The Work


A dominant theme of Hulton’s work has been a mixture of nature and landscape symbolism. (Landscape as place did not feature in her work until the late eighties). At first she made the ‘phenomenon’ of the natural world her landscape subject. This series was called the ‘Dune Forest’, and was followed by the ‘Mountain’ series, which in turn led to the ‘Field’ series (UK period).

Her purely abstract work is concerned with colour as structure, in nature. For example ‘Aurora’ Series, Durban Art Museum; ‘Bean’ Series, Trust Bank Collection; ‘Colori di Paesaggio’ Series, Fidelity Investments USA.

Another theme, Hulton’s figurative paintings, are also concerned with forces of nature, often interpreted, from a feminist standpoint. For example ‘Frangipane Madonna’, SASOL Museum; ‘Mass Production of the Female’ Durban Art Museum.

Distinctive technical features of Hulton’s paintings, whether in oil, acrylic, or watercolour, are the expressive handling and structural usage of colour and mark.

Reference re feminist standpoint:

  1. Essay on ‘Feminist Issues and Art’, by Diana Kenton was published by the SANG in 1985.
  2. Analysis of some of these works in ‘Feminist Issues in Local Art: A comparison with International Developments’ Research Paper, V. Lager, University of the Witwatersrand, 1984

Hulton’s main subject matter, ideas of growth and regeneration in nature, first explored in the ‘Forest’ paintings, find a new monumental expression in her large metaphorical landscapes called, ‘Mountain’ begun in 1983 and exhibited on her next solo show in Johannesburg in 1985.These large 6ft canvases are abstract ‘orchestrations’ of paint, mark and colour. They are the artist’s major works and are ambitious in both scale and concept. The Mountain paintings are represented in public and private collections and have also inspired commissions for new work.

The first exhibition of the series in the UK led to a private commission, to paint the mountain of Bennachie in Aberdeenshire, Scotland. Hulton’s next solo exhibition, in celebration of the Bennachie commission, was for the first time, a body of work concerned as much with the dynamics of place as with the metaphorical significance of the mountain theme.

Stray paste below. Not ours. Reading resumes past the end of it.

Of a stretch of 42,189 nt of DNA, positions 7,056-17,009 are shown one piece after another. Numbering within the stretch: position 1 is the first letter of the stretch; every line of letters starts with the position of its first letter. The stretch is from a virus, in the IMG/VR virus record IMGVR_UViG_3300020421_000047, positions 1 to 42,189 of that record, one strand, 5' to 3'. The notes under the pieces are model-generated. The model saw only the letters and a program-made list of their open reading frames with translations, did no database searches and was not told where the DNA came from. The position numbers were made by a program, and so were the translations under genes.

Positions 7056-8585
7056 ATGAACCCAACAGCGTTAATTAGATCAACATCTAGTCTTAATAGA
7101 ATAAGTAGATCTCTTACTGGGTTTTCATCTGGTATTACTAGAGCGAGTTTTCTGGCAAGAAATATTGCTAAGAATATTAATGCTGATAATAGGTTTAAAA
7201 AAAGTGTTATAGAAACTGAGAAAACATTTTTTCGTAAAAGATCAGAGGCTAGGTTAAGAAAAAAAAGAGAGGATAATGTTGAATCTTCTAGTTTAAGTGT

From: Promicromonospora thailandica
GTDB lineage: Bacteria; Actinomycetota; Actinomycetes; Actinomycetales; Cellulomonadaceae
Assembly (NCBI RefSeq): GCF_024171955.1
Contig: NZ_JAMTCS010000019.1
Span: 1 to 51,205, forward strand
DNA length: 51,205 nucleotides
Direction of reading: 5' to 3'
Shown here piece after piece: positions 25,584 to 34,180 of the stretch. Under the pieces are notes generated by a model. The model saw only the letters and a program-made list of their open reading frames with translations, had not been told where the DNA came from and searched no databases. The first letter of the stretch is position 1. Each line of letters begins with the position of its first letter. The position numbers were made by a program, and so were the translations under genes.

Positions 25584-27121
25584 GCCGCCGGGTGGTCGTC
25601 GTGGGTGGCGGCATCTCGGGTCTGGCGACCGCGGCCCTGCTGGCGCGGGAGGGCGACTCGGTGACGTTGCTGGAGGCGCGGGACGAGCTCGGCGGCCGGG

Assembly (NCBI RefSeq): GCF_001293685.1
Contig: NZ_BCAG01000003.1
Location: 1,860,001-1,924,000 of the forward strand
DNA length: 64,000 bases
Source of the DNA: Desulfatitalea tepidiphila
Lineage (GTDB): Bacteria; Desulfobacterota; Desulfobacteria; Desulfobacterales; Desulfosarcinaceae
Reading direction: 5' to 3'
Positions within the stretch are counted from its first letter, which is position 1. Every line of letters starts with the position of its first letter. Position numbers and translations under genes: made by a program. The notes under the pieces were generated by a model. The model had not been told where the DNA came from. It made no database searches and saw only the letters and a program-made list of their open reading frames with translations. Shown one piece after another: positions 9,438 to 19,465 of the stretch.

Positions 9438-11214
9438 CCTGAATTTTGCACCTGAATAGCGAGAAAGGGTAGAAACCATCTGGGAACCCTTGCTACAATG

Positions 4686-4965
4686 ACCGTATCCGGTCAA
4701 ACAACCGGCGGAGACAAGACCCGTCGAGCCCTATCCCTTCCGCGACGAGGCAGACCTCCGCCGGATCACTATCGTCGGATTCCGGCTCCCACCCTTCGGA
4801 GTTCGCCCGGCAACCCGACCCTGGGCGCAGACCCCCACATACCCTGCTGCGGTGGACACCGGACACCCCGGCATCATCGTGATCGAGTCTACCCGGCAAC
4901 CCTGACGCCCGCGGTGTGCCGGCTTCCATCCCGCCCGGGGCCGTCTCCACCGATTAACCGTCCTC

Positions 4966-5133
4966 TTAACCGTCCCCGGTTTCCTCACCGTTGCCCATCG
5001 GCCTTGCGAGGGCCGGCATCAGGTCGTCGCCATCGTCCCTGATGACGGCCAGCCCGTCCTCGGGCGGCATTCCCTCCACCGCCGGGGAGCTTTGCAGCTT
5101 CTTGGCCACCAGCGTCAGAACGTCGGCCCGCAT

The ‘Bennachie’ series stimulated a new interest in ‘real’ mountains, a very different challenge from the idea of a symbolic mountain. In these smaller landscapes, Hulton’s innate tendency to transform random nature into the ordered and universal, found a new form of expression.

During the course of the decade, Hulton’s smaller landscape pieces show a development towards increasingly complex geometric rhythms of open landscapes, with a monumental frontal orientation that compresses vast space into dynamic layers (‘Black Mountains’, ‘Helderberg’, ‘Santes Creus’). These landscapes have a pulsating quality of colour movement that is both spatial and atmospheric. They are transcendent celebrations of nature at once removed from the world of mankind, yet reflecting mankind in their structure (‘Mt Amiata’).

In both composition and handling, Hulton’s paintings are frequently described as highly structured and inherently ‘classical’ and are seen as extending, in an original way, the legacy of Cézanne. In all her work, a sensual response to paint is combined with individualistic colour harmonies. Her landscapes and other themes are imbued with a sense of the monumental in nature.

The association with Cézanne has long been a hallmark of the development of Diana Hulton’s style.